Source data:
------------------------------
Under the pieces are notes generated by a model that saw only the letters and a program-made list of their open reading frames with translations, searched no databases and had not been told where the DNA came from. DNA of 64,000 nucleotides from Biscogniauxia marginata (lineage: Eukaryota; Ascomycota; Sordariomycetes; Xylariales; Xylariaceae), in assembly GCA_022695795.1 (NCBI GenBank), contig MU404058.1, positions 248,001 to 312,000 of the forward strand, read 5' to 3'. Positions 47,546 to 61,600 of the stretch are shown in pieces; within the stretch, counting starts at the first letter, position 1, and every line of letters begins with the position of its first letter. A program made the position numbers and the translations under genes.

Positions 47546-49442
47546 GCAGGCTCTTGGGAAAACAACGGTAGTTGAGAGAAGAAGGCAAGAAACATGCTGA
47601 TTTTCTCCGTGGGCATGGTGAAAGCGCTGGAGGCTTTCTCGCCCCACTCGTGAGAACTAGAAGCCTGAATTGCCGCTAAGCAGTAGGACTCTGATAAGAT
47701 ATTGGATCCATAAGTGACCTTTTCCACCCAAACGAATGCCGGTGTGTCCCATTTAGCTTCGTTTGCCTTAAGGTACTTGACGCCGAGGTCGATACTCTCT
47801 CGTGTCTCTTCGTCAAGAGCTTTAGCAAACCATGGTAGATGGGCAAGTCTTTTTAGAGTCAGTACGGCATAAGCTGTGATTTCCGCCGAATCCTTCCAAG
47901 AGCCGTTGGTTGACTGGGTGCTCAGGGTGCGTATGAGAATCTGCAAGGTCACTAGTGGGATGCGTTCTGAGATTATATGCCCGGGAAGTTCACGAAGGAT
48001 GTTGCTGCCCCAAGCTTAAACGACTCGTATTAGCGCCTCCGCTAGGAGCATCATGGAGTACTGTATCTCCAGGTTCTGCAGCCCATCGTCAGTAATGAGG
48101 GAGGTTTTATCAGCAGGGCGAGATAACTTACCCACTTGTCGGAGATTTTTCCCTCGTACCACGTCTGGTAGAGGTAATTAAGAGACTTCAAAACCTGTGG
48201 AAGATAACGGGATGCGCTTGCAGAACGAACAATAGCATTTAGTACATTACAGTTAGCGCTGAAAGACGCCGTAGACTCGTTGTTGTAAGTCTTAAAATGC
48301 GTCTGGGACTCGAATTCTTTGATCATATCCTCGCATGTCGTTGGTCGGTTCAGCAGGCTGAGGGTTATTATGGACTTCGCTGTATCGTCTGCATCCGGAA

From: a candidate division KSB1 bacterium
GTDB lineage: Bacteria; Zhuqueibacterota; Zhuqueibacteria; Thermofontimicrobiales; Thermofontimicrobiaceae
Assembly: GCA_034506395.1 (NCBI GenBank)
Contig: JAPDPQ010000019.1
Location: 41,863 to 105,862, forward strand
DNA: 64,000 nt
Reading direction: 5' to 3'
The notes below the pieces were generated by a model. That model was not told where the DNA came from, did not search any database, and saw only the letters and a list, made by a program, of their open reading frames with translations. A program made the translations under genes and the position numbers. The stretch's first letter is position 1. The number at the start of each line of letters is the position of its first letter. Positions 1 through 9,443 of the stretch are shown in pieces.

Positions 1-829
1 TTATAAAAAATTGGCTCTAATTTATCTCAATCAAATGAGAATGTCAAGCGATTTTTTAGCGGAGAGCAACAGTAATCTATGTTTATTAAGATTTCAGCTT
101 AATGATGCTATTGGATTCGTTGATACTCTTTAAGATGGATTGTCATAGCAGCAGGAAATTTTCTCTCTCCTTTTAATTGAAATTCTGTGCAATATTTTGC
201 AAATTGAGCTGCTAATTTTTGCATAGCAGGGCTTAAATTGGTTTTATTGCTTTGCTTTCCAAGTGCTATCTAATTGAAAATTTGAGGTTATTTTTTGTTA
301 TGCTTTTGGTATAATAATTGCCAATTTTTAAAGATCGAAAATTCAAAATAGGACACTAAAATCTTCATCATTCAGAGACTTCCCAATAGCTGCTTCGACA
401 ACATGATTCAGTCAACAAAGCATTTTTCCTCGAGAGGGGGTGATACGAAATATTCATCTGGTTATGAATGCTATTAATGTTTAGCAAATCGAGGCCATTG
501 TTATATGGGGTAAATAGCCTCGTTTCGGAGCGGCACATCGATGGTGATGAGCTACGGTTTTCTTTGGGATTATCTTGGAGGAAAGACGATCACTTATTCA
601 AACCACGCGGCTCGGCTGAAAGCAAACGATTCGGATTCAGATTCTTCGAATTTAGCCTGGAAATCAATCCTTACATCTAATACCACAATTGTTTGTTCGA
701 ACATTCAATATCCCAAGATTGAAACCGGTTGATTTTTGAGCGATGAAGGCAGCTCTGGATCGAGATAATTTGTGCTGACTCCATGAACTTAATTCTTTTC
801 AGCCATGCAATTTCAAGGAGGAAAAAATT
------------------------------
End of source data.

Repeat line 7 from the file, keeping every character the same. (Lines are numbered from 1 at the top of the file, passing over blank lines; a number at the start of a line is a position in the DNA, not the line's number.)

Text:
47901 AGCCGTTGGTTGACTGGGTGCTCAGGGTGCGTATGAGAATCTGCAAGGTCACTAGTGGGATGCGTTCTGAGATTATATGCCCGGGAAGTTCACGAAGGAT